I believe that we spend little time pondering the importance of the environment as it determines the kind of diet and, by this, the cultural identity of every society. It shouldn’t be just the job of the anthropologist or the sociologist, or the ethnologist or the ethnohistorian…The gastronomist, for example, also has equal responsibility to preserve all cultural identity since he works with the materials that were historically established in a Culture. If you want to destroy a Culture, begin by destroying its most fundamental habits…its eating habits. Exchange them with a junk diet that fattens the body and weakens the will of those who suffer it and robs them of their traditional ways of eating and once again, fool them with mirrors for gold*. 20 years ago, and with the implementation of the FTA between Mexico, the U.S. and Canada began a frontal war against the free use of native ancestral knowledge and the ecological resources arising from this knowledge. With the dismantling of Article 27 of the Mexican Constitution began a private control of what was public before, the control over land. These unfortunate capitalist visions of an economy project led the recent media generations to believe that traditional is not only exotic, but alien; they couldn’t be more mistaken since, properly considered, the many Mesoamerican products belong to all the descendants of the native towns that discovered them and found a use for them.
The true heirs and transmitters of the so acclaimed Pre Hispanic gastronomy in Mexico (since in this world of conformity one finds tamales* in Amsterdam, green tomatoes and epazote* in Jaen, tlayudas* in Guatemala) are precisely the ones who have been excluded of every “Nation” project of this western Mexico. They are the humble men and women that transit every day of the week between flea markets and mercados* selling their homemade products, cruising in front of a National economic project that excludes and discriminates them. Why not make intercultural the relationship between classes through cultural culinary practices?? We would be preserving not only the production of native crops, but also the culture that develops around them…. pillars of Mexican identity.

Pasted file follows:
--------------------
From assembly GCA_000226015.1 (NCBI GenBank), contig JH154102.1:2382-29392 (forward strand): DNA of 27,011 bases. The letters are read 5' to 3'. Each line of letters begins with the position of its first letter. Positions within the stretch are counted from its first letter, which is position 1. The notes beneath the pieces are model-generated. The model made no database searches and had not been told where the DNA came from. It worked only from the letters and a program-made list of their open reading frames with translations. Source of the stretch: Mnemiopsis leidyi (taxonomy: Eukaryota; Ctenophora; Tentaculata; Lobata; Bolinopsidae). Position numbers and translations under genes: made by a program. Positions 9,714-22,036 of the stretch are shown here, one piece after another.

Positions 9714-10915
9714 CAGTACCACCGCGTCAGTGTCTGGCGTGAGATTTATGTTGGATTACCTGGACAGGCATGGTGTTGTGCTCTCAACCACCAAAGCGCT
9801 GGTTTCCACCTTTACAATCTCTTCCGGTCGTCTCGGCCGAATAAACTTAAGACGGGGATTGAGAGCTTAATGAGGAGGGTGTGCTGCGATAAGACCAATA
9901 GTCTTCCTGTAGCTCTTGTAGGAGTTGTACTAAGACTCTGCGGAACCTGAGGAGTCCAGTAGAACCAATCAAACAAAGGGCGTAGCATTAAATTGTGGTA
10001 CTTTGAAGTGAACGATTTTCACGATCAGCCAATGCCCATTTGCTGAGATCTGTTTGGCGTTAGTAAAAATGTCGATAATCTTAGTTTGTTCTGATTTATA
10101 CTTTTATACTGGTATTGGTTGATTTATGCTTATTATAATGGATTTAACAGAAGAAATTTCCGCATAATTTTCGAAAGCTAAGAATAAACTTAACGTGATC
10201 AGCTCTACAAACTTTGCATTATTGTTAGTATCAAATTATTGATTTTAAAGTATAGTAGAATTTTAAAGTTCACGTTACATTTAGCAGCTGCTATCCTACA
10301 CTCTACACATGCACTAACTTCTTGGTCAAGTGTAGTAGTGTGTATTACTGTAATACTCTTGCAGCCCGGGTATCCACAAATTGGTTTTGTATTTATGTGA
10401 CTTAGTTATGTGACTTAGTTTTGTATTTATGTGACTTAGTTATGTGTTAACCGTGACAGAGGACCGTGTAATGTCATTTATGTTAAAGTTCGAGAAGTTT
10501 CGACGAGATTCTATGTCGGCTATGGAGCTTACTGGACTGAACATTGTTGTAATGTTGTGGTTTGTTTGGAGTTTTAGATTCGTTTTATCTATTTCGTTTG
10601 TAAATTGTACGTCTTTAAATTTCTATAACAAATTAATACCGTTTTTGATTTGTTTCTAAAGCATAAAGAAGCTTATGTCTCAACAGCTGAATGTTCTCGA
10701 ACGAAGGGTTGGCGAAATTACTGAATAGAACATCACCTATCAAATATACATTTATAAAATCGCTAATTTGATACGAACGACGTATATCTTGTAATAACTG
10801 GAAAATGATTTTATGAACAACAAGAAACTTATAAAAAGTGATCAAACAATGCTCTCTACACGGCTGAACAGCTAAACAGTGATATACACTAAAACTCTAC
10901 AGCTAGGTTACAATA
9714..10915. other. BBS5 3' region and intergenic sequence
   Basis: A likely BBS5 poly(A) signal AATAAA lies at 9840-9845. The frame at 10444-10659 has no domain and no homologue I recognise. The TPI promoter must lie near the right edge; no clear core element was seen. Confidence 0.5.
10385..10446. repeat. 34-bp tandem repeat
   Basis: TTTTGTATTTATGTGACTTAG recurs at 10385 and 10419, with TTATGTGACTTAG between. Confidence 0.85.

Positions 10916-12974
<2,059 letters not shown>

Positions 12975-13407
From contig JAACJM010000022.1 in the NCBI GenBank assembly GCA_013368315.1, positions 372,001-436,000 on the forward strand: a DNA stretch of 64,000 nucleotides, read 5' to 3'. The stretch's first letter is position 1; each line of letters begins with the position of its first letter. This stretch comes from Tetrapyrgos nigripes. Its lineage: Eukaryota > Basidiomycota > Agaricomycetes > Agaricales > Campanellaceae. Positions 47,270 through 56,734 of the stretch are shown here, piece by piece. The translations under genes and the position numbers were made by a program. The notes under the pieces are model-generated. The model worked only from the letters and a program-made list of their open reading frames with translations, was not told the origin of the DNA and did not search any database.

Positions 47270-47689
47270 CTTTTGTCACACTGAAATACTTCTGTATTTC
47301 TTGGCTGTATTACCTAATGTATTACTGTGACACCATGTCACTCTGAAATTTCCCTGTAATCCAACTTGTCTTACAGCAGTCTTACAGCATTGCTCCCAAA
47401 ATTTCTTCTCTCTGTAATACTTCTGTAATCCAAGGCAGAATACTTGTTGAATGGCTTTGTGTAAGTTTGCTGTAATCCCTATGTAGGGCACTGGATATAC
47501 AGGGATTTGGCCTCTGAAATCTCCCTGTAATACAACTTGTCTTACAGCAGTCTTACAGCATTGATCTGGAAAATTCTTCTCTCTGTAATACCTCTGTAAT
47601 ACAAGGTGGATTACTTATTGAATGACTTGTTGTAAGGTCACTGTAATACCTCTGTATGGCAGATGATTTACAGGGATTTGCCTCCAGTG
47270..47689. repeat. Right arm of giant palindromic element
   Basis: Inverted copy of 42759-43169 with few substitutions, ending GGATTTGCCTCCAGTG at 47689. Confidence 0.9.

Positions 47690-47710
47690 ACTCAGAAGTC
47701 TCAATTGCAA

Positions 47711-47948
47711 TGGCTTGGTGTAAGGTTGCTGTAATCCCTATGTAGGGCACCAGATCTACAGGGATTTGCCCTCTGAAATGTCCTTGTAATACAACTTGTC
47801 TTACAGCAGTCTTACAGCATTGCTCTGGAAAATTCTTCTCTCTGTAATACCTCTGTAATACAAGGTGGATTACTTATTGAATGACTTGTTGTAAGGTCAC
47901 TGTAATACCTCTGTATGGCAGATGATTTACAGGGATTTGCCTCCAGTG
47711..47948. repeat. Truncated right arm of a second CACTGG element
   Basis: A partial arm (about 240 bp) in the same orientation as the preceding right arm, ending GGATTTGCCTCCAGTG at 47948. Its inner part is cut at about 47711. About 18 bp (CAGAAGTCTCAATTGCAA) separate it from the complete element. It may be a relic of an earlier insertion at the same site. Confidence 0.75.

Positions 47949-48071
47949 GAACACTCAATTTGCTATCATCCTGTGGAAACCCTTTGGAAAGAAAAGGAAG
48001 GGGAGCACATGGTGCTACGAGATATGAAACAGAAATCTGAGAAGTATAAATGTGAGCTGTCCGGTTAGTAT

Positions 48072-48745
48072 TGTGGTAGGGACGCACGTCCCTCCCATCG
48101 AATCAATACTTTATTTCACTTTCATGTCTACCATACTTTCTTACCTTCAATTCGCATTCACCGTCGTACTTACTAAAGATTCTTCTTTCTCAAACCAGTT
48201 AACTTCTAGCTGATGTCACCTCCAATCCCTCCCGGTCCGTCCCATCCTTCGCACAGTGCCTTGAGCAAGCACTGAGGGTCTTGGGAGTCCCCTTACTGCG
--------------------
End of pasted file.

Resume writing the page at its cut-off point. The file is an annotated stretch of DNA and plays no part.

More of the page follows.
Translation by Martha Leon de Schneider
* It is commonly believed that the Spaniards “stole” Mexican gold by exchanging it for small pieces of mirror (org. espejitos), since in the Mesoamerican culture a mirror was a sacred object. When referring to somebody being fooled, exchanging a valuable thing for a lesser object (as in Aladdin “new laps for old”) many Mexicans say “le cambiaron espejitos por oro”.
* I have left the original words: “tamales” and “tlayudas”, since these are native dishes that have no translation or would need a long description. “Epazote” is also known as “pigweed” in English, but I believe the author wanted to use the ethnic essence of this herb. “Mercados” has a meaning of its own in Mexico and it would lose in meaning by translating it to “market”.
Aquiles Chávez, is considered one of the best Mexican chefs. He currently runs a restaurtant specialized in Mexican cuisine, in Houston Texas. Aquiles also conducts two popular TV programmes, “The Touch of Achilles” and “Aquilisimo” which are broadcasted across Latin America. He is a proud Mexican and father of three children whom he considers his greatest achievement.